The Twelve

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There by some wrinkled stones round a leafless tree
With beards askew, their eyes dull and wild
Twelve ragged men, the council of charity
Wandering the face of the earth a fatherless child,
Kneel, at their infidelity aghast,
For where was it, somewhere in Syria
Or Palestine when the streams went red,
The victor of Rome, his arms outspread,
His eyes cold with his inhuman ecstasy,
Cried the last word, the accursed last
Of the forsaken that seared the western heart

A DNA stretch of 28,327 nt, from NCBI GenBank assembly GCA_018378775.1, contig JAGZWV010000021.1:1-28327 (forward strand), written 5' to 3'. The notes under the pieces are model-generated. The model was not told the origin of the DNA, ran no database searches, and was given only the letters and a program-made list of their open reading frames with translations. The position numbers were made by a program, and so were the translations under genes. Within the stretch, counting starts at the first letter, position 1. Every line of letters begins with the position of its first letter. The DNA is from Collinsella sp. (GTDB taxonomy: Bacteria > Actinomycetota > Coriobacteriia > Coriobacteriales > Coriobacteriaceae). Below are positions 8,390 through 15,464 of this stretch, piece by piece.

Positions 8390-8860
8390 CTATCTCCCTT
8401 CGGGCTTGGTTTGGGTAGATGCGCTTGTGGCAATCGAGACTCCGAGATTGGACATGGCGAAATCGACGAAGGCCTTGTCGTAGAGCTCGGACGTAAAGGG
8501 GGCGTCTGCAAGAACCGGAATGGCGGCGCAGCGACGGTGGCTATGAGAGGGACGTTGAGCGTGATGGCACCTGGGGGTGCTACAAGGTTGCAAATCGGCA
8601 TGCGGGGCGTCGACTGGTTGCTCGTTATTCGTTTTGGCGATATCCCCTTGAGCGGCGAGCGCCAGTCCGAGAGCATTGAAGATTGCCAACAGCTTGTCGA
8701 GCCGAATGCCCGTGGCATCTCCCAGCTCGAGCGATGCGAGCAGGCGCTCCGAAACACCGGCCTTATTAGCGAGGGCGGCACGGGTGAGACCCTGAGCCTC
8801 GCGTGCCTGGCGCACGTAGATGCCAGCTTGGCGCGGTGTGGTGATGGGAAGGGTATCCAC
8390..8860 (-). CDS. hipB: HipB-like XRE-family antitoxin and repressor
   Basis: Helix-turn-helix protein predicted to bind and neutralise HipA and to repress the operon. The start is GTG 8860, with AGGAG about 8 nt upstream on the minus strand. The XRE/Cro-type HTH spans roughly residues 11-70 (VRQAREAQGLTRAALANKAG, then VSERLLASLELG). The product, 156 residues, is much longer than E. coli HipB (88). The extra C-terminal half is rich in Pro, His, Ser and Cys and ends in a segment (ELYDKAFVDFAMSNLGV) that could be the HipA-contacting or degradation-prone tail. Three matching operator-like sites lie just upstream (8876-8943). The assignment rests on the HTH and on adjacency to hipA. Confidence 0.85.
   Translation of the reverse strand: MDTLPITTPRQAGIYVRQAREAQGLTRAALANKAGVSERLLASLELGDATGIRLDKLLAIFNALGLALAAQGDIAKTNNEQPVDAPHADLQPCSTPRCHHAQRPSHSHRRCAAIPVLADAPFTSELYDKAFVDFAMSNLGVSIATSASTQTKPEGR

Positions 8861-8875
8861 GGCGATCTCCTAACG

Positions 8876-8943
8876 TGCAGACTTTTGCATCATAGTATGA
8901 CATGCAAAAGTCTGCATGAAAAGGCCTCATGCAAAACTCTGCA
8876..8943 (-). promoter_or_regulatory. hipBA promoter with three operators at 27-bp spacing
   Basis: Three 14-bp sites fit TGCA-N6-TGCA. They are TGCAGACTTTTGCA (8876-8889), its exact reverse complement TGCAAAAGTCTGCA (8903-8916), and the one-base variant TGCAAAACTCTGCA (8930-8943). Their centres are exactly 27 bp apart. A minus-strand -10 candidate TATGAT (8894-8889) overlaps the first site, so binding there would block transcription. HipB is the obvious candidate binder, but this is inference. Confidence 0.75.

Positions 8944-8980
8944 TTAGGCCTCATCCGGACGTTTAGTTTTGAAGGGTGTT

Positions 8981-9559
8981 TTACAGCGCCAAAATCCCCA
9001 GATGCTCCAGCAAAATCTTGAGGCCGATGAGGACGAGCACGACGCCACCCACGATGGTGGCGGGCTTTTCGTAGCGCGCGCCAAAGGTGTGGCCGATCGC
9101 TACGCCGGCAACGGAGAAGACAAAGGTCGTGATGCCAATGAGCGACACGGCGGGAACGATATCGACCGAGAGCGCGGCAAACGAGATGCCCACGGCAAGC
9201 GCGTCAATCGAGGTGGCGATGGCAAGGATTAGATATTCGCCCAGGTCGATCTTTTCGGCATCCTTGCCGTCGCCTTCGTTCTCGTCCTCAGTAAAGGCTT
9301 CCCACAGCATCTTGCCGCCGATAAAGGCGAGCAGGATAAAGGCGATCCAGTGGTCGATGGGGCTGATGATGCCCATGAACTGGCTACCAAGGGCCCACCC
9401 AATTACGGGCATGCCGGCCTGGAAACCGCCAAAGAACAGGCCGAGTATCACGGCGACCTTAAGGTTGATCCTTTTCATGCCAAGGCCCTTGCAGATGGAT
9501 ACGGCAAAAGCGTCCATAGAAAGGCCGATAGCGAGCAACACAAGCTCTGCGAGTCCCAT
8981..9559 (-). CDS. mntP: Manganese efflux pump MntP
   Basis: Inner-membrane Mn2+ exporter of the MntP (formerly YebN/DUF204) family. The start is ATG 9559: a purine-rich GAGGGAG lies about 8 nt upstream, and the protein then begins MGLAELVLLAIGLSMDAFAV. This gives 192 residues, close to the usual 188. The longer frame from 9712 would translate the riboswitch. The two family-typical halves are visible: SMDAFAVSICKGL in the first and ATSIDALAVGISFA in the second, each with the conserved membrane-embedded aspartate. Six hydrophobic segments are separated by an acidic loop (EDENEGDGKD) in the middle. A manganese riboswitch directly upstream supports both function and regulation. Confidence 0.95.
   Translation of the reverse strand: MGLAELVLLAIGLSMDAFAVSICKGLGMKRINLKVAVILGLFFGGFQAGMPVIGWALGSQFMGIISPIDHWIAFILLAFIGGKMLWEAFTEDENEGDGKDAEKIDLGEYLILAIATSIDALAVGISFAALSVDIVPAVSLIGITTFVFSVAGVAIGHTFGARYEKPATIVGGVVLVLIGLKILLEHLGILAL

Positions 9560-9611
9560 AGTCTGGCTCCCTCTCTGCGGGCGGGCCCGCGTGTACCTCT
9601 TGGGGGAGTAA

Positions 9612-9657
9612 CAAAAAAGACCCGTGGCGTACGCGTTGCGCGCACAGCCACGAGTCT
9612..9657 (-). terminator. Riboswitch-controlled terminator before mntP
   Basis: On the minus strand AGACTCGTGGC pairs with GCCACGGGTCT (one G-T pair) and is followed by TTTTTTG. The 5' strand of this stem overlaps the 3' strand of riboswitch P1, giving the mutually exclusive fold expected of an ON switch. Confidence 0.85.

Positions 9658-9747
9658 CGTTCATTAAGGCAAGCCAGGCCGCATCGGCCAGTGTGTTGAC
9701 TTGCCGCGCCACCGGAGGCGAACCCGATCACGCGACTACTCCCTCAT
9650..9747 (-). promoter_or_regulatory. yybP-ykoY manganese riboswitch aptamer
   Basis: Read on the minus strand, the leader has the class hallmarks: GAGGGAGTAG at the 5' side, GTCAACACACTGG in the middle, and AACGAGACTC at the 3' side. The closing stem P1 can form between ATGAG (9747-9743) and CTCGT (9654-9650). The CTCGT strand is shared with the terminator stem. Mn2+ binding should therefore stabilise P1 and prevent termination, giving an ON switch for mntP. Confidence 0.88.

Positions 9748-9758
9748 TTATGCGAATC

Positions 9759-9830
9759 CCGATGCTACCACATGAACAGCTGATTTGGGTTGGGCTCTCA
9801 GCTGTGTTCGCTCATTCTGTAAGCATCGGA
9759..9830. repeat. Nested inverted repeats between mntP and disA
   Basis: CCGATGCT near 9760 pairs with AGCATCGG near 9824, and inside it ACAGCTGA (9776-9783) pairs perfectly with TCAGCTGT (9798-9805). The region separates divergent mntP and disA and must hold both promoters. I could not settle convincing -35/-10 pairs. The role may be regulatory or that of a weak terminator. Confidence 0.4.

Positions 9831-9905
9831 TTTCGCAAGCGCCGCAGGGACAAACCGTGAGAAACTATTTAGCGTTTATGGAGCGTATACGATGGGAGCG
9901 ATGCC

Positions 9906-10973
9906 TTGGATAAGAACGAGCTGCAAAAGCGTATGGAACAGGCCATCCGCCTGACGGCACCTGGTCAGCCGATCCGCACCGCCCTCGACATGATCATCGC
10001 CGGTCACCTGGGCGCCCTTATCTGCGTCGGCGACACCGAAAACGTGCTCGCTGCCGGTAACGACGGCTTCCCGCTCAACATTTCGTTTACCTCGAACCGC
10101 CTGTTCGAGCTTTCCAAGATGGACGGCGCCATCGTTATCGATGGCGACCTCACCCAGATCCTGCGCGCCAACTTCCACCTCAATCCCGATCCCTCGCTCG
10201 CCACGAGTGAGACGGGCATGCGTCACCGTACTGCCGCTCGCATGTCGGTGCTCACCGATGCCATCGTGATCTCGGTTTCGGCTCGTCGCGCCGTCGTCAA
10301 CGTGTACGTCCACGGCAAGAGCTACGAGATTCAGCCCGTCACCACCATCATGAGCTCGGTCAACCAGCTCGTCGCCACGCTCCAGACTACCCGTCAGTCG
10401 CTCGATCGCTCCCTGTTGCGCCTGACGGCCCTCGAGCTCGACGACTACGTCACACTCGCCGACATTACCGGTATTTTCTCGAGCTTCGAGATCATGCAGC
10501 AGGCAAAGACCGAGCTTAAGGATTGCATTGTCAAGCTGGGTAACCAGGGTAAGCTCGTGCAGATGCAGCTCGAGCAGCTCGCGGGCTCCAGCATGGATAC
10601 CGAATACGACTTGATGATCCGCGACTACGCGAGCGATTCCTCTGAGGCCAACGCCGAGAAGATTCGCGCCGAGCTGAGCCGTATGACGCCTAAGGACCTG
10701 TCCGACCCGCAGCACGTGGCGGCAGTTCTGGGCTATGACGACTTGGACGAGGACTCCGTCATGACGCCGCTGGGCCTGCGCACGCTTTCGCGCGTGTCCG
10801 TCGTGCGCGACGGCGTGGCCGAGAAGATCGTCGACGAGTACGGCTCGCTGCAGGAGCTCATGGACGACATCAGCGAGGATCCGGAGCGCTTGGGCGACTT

With the fire of the wind, the thick and the fast
Whirl of the damned in the heavenly storm:
Now the wind's empty and the twelve living dead
Look round them for that promontory Form
Whose mercy flashed from the sheet lightning's head;
But the twelve lie in the sand by the dry rock
Seeing nothing-he sand, the tree, rocks
Without number-and turn away the face
To the mind's briefer and more desert place.

© Allen Tate